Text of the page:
Walt Mossberg

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Mossberg’s Mailbox

When Your Computer Starts Up Slowly

Here are a few questions I’ve received recently from people like you, and my answers. I have edited and restated the questions a bit, for readability.


My Dell PC, which is an older model running Windows XP, is very slow to boot up and I have a lot of icons on my desktop. Does the number of icons on my desktop have any relationship to the time it takes my PC to boot up?

Everything a PC must do when it starts up takes some time, and that includes drawing the desktop. A desktop with fewer icons takes less time to re-create. But, if your machine is “very slow” to start up, you may also have accumulated too many programs that are set to run upon start-up, including programs that you can’t see because they are launching behind the scenes. So, it would be wise to examine these programs and remove or disable as many as you can, keeping only those you really need. I suggest you obtain and run a program designed to help you do this. One good one comes from PC Magazine and is called Startup Cop Pro 3. It costs $8 and can be found at pcmag.com/downloads.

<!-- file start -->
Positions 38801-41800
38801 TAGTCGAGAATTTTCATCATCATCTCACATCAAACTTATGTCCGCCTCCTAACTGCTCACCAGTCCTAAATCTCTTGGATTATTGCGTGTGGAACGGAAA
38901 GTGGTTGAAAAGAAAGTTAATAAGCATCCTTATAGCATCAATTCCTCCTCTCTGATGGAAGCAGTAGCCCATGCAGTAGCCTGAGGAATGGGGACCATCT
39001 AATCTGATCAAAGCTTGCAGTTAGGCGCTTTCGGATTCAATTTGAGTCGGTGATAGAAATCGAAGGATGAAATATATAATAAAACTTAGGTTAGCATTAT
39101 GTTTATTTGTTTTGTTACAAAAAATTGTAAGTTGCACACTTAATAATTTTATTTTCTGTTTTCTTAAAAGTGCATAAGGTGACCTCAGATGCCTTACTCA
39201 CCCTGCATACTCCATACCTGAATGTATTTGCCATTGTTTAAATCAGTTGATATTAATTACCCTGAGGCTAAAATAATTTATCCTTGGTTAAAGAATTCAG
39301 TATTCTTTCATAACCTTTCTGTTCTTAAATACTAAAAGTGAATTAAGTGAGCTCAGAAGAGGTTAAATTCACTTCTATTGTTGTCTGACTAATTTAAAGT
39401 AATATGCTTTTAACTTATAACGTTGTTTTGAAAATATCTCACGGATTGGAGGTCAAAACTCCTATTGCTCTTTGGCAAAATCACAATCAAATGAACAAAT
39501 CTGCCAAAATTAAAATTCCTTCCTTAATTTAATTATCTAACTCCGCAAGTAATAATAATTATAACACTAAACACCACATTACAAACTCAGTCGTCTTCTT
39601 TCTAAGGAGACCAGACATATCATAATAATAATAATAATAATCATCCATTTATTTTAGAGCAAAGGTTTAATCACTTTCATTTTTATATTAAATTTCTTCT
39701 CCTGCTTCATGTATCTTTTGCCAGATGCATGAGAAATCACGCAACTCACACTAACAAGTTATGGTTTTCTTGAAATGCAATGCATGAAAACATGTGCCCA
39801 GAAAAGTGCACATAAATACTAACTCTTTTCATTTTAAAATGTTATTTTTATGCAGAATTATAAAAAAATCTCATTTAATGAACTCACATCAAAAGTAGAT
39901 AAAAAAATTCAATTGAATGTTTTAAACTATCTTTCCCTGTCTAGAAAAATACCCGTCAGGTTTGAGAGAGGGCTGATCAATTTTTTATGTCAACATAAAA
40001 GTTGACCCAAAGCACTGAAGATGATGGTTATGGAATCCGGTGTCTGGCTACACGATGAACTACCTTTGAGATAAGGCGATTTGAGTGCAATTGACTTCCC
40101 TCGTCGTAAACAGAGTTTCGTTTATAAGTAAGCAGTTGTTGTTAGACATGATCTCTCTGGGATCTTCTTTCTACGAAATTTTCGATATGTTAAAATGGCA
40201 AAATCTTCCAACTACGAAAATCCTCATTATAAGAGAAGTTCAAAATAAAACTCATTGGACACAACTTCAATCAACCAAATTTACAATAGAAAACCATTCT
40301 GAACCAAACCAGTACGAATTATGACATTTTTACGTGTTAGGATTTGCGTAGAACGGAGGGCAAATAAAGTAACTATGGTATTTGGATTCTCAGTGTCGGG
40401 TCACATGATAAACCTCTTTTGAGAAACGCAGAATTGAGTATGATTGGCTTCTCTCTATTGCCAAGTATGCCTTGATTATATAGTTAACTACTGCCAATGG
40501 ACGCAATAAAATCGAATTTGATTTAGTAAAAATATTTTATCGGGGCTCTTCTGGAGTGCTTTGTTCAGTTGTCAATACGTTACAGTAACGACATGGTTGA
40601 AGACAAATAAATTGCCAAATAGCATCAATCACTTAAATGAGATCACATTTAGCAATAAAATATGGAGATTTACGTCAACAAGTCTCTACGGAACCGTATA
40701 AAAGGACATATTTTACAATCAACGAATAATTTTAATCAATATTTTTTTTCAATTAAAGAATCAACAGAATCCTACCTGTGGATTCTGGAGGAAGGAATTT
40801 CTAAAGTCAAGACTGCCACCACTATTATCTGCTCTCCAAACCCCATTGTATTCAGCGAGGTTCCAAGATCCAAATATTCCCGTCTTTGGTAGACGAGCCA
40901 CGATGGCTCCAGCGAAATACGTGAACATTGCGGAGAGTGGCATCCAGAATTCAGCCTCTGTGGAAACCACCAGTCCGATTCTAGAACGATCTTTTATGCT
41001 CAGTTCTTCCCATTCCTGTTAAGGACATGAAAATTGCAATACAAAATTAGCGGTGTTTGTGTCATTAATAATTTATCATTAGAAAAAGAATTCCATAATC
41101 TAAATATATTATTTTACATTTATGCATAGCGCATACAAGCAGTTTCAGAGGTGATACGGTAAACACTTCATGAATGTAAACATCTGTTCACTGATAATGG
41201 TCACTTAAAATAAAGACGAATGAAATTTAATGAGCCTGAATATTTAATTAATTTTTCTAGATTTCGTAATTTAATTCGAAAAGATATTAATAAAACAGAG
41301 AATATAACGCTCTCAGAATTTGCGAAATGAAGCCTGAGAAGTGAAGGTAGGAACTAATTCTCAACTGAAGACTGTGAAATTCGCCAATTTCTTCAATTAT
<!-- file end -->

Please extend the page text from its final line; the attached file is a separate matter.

If I buy a Mac, can I move all the programs on my Dell over to the Mac?

While most common Windows file types can be copied to a Mac and will work there, the Windows programs on your Dell won’t run on the Mac’s operating system, so there’s no point in moving them to a Mac. There is one exception: If you plan to install and use Windows on your Mac, then your programs should run. However, some programs are designed to be locked to a single PC and won’t run on a second machine, even if it is a new Dell instead of a Mac running Windows. Furthermore, it can be difficult to move Windows programs to a new machine, because they are often made up of parts that are scattered in various places on the hard disk.

Two of the companies whose software allows you to run Windows on a Mac, Parallels and VMWare, do offer utilities that will copy the contents of a Windows PC to the portion of the Mac devoted to running Windows. The Parallels utility is called Transporter and the VMWare utility is called Converter.

Like many Internet users I have used Wi-Fi in airports, hotels and coffee bars. I have used it to access banking and brokerage accounts. Just how much at risk have I been? I am a Mac user. Am I more or less at risk than a Windows user?

No matter what kind of computer you use, there is some chance, however small, that a crook can intercept any data you send or receive over a public wireless network. So, my advice is to never, ever conduct financial transactions, or any highly sensitive communications, over any network you don’t control. It’s the same principle people should use when making voice calls on cellphones, which are easier to intercept than voice calls made on land lines. Be cognizant of the content of your communications of any kind when you are using public wireless networks.

You can find Mossberg’s Mailbox, and my other columns, online free at the new All Things Digital web site, http://walt.allthingsd.com.


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